The Star Beacon; Ashtabula, Ohio

January 12, 2013

Aqua officials drop in on Ashtabula County commissioners

Star Beacon

JEFFERSON — Officials from Aqua America and Aqua Ohio met with commissioners Friday morning to provide an update on the water utility’s efforts to improve the reliability of its system in Ashtabula County.

The entourage included Ed Kolodziej, Jr., president and CEO of Aqua Ohio; Nicholas DeBenedictis, chairman and president of Aqua America; and Tony Mancari, area manager for the Lakeshore Division of Aqua Ohio.

Aqua last year acquired the private water systems in Ohio that were previously owned by Ohio American Water Company. OAWC swapped its water utility holdings in Ohio for Aqua’s sewer-treatment utilities in New York. DeBenedictis said the deal prevented the Ohio water systems from falling into the hands of a private equity firm, which would have paid more for the system yet not made the kind of investments Aqua is making.

The acquisition moved Aqua Ohio to the status of second-largest private water system in Ohio, with about 150,000 connections. Mancari said about 45,000 of those are in his area, which includes the greater Mentor area and former OAWC holdings in Ashtabula County.

“It gives us a lot more critical mass here,” DeBenedictis told the board. He said Aqua is focusing its operations on states where shale gas and oil exploration is poised for growth, and the company is “ready to invest” in water treatment and delivery infrastructure in those areas.

Commissioners have an interest in what happens with Aqua because the company sells bulk water to the county’s water system. Aqua depends upon the county’s water system to get water to its customers in Jefferson Village. Both entities have an interest in maintaining reliability across the two systems.

Larry Meaney, director of the Ashtabula County Department of Environmental Services, said the department has noticed more consistent pressure in the system since Aqua completed pump and valve projects.

“We would experience erratic pressure with Ohio American Water,” Meaney said. Surges in the line pressure can and have caused breaks in the county-owned lines, he said.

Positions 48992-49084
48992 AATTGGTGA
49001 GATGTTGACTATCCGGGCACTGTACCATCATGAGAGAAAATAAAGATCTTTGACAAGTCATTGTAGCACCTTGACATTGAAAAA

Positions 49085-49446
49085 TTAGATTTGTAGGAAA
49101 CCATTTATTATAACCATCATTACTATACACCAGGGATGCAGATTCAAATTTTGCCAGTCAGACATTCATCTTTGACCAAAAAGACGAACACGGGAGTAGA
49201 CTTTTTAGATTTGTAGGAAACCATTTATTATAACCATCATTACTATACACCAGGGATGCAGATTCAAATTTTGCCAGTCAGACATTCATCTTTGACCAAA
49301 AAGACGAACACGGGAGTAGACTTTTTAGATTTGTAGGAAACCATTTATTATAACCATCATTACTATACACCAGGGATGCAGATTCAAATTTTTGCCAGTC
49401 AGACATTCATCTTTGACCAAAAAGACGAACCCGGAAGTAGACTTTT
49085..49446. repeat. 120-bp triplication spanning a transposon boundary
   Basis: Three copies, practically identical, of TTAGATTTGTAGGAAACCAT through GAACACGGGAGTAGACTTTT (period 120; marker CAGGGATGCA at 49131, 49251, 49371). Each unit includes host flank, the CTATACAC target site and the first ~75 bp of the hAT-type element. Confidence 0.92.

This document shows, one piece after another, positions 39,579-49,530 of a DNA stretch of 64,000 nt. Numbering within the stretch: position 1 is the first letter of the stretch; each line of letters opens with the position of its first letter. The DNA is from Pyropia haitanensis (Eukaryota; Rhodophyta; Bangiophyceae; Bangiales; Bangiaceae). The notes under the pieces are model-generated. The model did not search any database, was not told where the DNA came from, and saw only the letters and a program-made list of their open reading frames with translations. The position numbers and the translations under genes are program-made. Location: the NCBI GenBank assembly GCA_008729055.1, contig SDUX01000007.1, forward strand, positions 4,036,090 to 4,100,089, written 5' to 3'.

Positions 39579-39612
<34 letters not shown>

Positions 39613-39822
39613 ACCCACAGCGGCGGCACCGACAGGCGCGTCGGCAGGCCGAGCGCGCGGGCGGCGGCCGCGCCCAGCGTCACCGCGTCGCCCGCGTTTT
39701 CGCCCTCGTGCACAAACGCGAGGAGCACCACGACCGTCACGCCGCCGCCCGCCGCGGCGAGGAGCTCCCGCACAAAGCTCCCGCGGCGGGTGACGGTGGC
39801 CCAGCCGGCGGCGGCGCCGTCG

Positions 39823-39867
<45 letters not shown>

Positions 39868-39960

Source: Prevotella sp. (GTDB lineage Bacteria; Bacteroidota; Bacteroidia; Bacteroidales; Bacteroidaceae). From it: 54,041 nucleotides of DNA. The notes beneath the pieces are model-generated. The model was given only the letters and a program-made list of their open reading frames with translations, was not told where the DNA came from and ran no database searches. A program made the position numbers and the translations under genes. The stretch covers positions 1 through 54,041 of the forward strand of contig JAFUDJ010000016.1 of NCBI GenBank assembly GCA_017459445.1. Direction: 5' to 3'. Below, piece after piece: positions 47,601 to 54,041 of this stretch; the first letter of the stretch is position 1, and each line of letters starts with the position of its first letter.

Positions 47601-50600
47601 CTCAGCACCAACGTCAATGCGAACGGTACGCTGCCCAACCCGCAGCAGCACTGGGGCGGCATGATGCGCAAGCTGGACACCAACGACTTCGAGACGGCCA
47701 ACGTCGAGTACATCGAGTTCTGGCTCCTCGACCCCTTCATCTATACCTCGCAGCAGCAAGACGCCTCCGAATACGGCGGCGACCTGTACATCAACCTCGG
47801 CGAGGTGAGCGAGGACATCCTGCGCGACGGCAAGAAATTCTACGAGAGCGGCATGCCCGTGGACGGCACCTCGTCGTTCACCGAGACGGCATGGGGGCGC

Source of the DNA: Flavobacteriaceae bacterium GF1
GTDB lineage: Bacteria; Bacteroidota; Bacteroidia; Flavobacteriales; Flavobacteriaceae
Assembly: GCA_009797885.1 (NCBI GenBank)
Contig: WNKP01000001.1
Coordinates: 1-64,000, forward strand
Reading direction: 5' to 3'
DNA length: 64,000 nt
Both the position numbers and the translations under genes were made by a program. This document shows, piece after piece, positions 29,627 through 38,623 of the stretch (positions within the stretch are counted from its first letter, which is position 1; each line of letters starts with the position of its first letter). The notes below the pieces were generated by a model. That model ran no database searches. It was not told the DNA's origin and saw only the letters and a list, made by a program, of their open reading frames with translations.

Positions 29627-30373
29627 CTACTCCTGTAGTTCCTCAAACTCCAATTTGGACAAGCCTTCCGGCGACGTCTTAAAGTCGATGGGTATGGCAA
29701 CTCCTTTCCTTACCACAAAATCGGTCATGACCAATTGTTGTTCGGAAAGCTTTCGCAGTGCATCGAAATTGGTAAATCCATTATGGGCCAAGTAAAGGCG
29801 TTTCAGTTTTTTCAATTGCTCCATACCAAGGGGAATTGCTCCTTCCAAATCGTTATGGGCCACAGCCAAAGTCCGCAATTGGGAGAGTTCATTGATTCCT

Aqua has already replaced more than 90 valves throughout the system and spent more than $200,000 on a water main replacement project in Jefferson Village. The company also did extensive work on the 24-inch main that feeds the entire system, and is spending $10 million on renovations to the water treatment plant in Ashtabula. That is one-third of what Ohio American Water said it would cost to bring the plant up to standards.

Electrical and filtration upgrades and more efficient, responsive pumps are among the investments that Aqua made to the plant. DeBenedictis said the work is all about making the system more reliable while ensuring water quality.

As a result of the improvements made at the plant, employees are now proud to show family and visitors where they work. Ed Kolodziej said that ties into the company’s philosophy that employees need to treat the infrastructure “as if it were their own” and managers invest the capital allocations as if were their money.

“What’s so neat is that they take it to heart and have refurbished and redone these older plants to the point where employees are proud to show people where they work,” Kolodziej told the board.

OAWC’s history of large and frequent rate requests has been a sore spot          with commissioners. DeBenedictis told the board that the company has a five-year capital spending plan and, thanks to state legislation passed last year, the utility will be able receive small annual increases for infrastructure spending without having to take large rate cases before the Public Utilities Commission of Ohio.  He reminded the board that Aqua returns about 20 percent of its revenues to the community in way of property taxes.

DeBenedictis said engineers estimate that Ohio’s public water infrastructure system requires nearly $10 billion in investment. Unfortunately, the need to replace and upgrade comes at a time when consumers are seeing smaller paychecks and rising costs in other household commodities.

“We must nibble away at this elephant that has to be addressed,” DeBenedictis said.

The Aqua officials agreed to meet with commissioners quarterly to provide an update on system improvements and discuss issues.